Tuesday, April 16, 2024

When Did the Browser Become the Next OS?

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We view the Internet as the fourth desktop operating system we have to support after Windows, MacOS, and DOS.” That quote was from an executive at McAfee, and DOS gives it away that it was spoken back in 1996.

With the announcement that Google will develop a quick-start operating system by next year for instant-on netbooks, I thought it might be interesting to take a trip down memory lane and remind us how we have gotten to the point where the browser has become the next OS, and probably now moving into first place rather than fourth.

Of course, the smarmy retort to Google’s announcement is that we already have a quick-start, ultra-reliable Web OS, it is called OS X and my MacBook takes about five seconds from when I open the lid to when I can be surfing the Web. Unlike many Windows PCs, I don’t have to have a degree in advanced power management techniques with a minor in spam and virus prevention to get this to work.

But let’s go into the WayBack Machine to the early 1990s and see the context of that McAfee quote.

The first collection of Web browsers literally weren’t much to look at, because they only displayed characters and basically just a page of hyperlinked text. This was the then-popular Lynx that was initially designed back in 1992 for Unix and VMS terminal users (that was back when we called them that).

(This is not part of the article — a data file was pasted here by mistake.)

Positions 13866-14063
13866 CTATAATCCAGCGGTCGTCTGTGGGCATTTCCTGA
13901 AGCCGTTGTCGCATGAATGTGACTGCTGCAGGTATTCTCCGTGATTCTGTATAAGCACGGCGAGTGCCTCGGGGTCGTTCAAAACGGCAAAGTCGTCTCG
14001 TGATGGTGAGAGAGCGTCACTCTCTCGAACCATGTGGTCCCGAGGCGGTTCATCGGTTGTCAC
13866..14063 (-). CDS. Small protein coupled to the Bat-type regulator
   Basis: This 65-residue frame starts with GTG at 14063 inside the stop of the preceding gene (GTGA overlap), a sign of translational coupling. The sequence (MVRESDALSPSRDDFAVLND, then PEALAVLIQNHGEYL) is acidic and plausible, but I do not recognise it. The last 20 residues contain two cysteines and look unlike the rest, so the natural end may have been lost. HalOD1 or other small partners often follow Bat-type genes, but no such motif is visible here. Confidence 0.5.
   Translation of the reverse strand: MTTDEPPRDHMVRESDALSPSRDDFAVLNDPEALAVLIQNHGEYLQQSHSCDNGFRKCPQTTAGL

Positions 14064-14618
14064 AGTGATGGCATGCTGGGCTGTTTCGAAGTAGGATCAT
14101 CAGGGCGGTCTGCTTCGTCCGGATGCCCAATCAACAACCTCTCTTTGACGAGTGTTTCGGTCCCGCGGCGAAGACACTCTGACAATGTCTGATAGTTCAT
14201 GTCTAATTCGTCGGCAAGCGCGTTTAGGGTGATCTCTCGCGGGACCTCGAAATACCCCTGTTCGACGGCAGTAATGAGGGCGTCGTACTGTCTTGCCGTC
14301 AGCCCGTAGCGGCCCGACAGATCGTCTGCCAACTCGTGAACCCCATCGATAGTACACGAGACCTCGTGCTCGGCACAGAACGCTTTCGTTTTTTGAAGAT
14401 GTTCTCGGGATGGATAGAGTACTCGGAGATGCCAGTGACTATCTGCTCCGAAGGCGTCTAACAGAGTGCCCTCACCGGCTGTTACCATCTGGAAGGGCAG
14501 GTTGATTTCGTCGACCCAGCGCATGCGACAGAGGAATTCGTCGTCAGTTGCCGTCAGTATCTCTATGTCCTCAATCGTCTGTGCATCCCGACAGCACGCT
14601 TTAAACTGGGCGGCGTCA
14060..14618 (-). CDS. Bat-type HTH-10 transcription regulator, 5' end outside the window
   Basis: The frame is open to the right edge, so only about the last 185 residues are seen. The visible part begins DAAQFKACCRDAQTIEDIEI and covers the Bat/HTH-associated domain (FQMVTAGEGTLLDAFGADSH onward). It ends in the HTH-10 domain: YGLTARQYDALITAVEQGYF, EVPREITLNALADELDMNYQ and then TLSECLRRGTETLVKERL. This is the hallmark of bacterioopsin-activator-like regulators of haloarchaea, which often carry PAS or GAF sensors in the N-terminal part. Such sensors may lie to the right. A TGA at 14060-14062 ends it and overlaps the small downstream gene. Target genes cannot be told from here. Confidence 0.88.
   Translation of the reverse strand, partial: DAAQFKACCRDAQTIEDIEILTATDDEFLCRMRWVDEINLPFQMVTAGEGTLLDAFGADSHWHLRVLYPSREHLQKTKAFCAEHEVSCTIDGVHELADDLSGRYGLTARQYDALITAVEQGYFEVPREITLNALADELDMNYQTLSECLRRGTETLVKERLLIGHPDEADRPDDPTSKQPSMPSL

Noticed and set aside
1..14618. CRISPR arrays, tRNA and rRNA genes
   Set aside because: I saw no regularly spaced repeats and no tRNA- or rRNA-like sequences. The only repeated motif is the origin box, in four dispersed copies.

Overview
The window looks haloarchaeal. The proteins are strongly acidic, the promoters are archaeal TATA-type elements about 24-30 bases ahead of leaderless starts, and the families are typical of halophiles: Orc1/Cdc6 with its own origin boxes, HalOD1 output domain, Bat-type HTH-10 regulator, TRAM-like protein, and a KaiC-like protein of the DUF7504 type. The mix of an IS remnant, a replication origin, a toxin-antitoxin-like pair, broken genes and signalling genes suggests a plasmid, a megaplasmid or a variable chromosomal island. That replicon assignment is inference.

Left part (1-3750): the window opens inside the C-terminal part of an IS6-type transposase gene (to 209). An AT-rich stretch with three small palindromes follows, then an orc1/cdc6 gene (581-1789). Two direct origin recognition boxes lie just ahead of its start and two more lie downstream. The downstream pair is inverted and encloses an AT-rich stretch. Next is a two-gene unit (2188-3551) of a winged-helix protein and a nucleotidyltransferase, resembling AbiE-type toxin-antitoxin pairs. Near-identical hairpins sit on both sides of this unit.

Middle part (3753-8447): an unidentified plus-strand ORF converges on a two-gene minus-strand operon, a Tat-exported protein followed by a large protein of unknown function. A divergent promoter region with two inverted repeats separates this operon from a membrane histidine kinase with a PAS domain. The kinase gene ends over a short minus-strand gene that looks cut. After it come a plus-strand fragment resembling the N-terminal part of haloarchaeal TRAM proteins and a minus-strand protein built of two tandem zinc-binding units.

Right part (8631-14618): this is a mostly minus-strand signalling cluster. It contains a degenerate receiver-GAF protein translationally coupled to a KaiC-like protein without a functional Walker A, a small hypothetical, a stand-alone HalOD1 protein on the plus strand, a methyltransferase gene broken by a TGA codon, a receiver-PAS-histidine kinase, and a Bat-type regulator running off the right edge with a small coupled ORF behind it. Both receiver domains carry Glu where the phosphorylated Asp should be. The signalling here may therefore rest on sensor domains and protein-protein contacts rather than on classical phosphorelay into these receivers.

Think about this for a moment: this was pre-iporn, pre-IPO Netscape, pre-real Windows — when the number of Web servers was less than a few hundred. Not very exciting by today’s standards.

Then Microsoft got into the game, and things started changing. With the introduction of Windows 95 we had the beginnings of a graphical Internet Explorer, which ironically was licensed from the same code that Netscape would use to create their browser (and eventually Firefox). Windows 95 came with both IE and Windows Explorer, and the two were similarly named for a reason: browsing pages of the Web was the beginnings of something similar to browsing files on your desktop. Things didn’t really get integrated until IE v4, which came out about the same time as Windows 98, and they were so integrated that they begat a lawsuit by the Justice Department.

At the end of 2002, Microsoft was legally declared a monopolist and had to offer ways to extract IE from Windows going forward for users who wanted to install a different browser.

During the middle 1990s, we began to see better support for TCP/IP protocols inside the Windows OS, although it really wasn’t until the second edition of Windows 98 that we saw Microsoft improve upon the browser enough that they could include it as part of their Office 2000 product.

Before then, we had separate drivers and add-on utilities that required all sorts of care and feeding to get online, in addition to using AOL and Compuserve dial-up programs.

As an example of how carefully integrated IE was with Windows, when Microsoft released IE v7 along with Vista, initially you needed to verify your license of Windows was legit before you could install the latest version of IE on earlier operating systems. That restriction was later removed.